Kerstin Myrtennäs

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Tularemia is a zoonotic disease caused by Francisella tularensis that has been found in many different vertebrates. In Germany most human infections are caused by contact with infected European brown hares (Lepus europaeus). The aim of this study was to elucidate the epidemiology of tularemia in hares using phenotypic and genotypic characteristics of F.(More)
SUMMARY Advances in typing methodologies have recently reformed the field of molecular epidemiology of pathogens. The falling cost of sequencing technologies is creating a deluge of whole genome sequencing data that burdens bioinformatics resources and tool development. In particular, single nucleotide polymorphisms in core genomes of pathogens are(More)
BACKGROUND Finland repeatedly reports some of the highest incidences of tularaemia worldwide. To determine genetic diversity of the aetiologic agent of tularaemia, Francisella tularensis, a total of 76 samples from humans (n = 15) and animals (n = 61) were analysed. METHODS We used CanSNPs and canINDEL hydrolysis or TaqMan MGB probes for the analyses,(More)
In Germany tularemia is a re-emerging zoonotic disease. Therefore, we investigated wild animals and environmental water samples for the presence and phylogenetic diversity of Francisella tularensis in the poorly studied Berlin/Brandenburg region. The phylogenomic analysis of three isolates from wild animals revealed three new subclades within the(More)
INTRODUCTION Outbreaks of the zoonotic disease tularemia occurred in north-east Bulgaria in the 1960s. Then came 30 years of epidemiological silence until new outbreaks occurred in west Bulgaria in the 1990s. To investigate how bacterial strains of Francisella tularensis causing tularemia in wildlife and humans in the 1960s and the 1990s were related, we(More)
The case rate of Q fever in Europe has increased dramatically in recent years, mainly because of an epidemic in the Netherlands in 2009. Consequently, there is a need for more extensive genetic characterization of the disease agent Coxiella burnetii in order to better understand the epidemiology and spread of this disease. Genome reference data are(More)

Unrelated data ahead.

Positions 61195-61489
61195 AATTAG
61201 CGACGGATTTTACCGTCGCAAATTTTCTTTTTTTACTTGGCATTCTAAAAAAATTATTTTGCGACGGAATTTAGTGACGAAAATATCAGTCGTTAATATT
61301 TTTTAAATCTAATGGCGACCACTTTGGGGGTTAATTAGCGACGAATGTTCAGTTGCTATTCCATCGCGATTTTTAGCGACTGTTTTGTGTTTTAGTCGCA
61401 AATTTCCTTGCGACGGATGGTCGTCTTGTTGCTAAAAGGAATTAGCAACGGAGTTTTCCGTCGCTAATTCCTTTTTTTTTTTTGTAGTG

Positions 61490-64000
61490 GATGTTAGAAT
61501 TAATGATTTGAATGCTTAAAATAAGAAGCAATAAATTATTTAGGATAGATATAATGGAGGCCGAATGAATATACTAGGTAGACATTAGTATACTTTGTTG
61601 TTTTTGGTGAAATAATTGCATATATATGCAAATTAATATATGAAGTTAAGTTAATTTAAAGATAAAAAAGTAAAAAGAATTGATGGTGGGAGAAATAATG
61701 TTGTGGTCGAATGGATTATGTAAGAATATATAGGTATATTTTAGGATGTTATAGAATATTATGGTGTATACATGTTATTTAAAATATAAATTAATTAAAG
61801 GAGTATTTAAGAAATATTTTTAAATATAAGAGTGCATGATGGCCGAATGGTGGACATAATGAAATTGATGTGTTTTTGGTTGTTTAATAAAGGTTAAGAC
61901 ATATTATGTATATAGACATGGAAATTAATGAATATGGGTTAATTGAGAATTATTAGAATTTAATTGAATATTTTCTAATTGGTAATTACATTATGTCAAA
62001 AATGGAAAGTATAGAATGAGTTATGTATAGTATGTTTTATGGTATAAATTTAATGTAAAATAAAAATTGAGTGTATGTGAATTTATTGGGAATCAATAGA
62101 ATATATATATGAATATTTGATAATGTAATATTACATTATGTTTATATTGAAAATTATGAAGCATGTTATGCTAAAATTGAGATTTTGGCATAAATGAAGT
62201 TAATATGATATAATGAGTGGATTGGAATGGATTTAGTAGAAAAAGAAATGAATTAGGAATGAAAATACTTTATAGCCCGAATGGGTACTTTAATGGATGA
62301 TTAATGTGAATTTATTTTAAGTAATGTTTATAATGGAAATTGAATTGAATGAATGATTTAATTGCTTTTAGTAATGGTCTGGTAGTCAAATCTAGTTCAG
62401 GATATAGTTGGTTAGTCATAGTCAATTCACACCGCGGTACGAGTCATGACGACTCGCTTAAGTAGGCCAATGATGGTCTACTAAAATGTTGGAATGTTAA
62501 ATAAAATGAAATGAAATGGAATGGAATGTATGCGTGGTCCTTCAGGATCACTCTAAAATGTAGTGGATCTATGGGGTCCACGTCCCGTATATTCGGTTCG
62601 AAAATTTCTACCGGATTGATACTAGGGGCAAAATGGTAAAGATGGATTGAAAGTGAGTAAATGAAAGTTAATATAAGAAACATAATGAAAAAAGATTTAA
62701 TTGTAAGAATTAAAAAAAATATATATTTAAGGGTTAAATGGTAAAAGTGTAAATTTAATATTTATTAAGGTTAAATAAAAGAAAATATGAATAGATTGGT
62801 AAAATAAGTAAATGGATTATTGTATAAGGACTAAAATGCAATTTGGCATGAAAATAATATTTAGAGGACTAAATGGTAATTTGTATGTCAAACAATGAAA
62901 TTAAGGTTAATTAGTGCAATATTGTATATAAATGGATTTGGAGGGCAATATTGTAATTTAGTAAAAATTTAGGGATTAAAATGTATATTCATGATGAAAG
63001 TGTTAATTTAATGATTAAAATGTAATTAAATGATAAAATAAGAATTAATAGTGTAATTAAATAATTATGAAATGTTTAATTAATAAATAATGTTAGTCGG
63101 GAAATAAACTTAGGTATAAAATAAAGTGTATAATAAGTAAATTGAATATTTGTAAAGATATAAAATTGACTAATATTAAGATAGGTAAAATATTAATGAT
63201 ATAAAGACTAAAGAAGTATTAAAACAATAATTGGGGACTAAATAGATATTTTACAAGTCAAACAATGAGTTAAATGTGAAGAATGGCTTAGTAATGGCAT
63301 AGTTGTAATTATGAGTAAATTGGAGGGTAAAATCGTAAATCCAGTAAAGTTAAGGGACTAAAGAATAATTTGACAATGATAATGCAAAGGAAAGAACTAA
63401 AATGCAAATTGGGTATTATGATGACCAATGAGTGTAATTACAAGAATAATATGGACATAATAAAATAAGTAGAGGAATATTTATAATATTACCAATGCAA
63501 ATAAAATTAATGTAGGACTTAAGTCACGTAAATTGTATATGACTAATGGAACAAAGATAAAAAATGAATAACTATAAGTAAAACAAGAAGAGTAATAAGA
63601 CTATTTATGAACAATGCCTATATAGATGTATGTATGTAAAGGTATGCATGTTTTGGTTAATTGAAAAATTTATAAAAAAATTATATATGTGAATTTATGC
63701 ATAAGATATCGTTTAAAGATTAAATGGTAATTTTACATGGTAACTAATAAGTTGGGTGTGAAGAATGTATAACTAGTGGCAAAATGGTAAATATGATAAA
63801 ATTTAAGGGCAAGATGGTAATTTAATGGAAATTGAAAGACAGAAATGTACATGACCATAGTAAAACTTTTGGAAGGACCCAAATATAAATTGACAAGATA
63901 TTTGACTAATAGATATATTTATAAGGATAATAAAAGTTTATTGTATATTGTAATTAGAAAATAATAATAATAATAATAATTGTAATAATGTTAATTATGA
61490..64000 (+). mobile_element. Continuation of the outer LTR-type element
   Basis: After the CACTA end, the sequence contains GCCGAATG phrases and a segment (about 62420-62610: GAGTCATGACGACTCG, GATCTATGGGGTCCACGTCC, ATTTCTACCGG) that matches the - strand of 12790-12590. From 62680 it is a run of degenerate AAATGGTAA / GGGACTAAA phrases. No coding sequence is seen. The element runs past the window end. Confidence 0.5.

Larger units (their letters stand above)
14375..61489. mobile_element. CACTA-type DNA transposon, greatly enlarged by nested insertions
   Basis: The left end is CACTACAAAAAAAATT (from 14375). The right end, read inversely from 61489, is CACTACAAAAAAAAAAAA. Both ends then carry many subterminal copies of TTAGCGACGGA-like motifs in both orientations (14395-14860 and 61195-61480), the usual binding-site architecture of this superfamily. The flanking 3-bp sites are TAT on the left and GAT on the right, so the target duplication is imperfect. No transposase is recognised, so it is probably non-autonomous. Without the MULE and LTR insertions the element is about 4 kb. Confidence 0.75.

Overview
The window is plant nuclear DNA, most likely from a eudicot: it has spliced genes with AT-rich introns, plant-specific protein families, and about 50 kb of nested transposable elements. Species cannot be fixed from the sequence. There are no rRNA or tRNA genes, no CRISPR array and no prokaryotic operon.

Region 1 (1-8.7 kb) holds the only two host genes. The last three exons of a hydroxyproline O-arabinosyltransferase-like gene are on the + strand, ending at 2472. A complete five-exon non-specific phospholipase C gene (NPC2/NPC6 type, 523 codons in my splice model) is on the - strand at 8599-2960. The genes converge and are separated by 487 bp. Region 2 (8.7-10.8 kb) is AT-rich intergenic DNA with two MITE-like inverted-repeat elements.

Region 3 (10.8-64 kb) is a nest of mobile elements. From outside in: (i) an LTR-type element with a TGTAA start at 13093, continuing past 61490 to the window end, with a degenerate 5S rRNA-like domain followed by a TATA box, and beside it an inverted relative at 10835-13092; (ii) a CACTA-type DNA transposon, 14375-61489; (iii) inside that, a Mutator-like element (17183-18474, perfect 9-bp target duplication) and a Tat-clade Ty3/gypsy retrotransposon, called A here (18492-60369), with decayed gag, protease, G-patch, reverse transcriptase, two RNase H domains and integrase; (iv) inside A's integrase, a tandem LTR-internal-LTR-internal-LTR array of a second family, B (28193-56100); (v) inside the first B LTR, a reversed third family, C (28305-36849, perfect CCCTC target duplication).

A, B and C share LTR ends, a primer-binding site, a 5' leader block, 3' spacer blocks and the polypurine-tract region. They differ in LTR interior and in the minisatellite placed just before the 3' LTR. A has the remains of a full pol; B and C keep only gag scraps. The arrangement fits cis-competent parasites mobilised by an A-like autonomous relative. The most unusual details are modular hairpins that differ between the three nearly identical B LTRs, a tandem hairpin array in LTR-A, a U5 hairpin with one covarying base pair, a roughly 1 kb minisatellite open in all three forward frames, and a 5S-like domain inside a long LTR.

Waterborne epidemics of tularaemia caused by Francisella tularensis are increasingly reported in Turkey. We have used whole genome sequencing to investigate if F. tularensis isolated from patients could be traced back to drinking water sources. Tonsil swabs from 33 patients diagnosed with oropharyngeal tularaemia in three outbreaks and 140 water specimens(More)
In November 2012, a group of 7 persons who participated in a hare hunt in North Rhine-Westphalia, Germany, acquired tularemia. Two F. tularensis subsp. holarctica isolates were cultivated from human and hare biopsy material. Both isolates belonged to the FTN002-00 genetic subclade (derived for single nucleotide polymorphisms B.10 and B.18), thus indicating(More)
We used whole-genome analysis and subsequent characterization of geographically diverse strains using new genetic signatures to identify distinct subgroups within Francisella tularensis subsp. tularensis group A.I: A.I.3, A.I.8, and A.I.12. These subgroups exhibit complex phylogeographic patterns within North America. The widest distribution was observed(More)
BACKGROUND Francisellosis, caused by the bacterium Francisella noatunensis subsp. noatunensis, remains a serious threat to Atlantic cod (Gadhus morhua) farming in Norway and potentially in other countries. As outbreak strains appear clonal in population structure, access to highly discriminatory typing tools is critical for understanding the epidemiology of(More)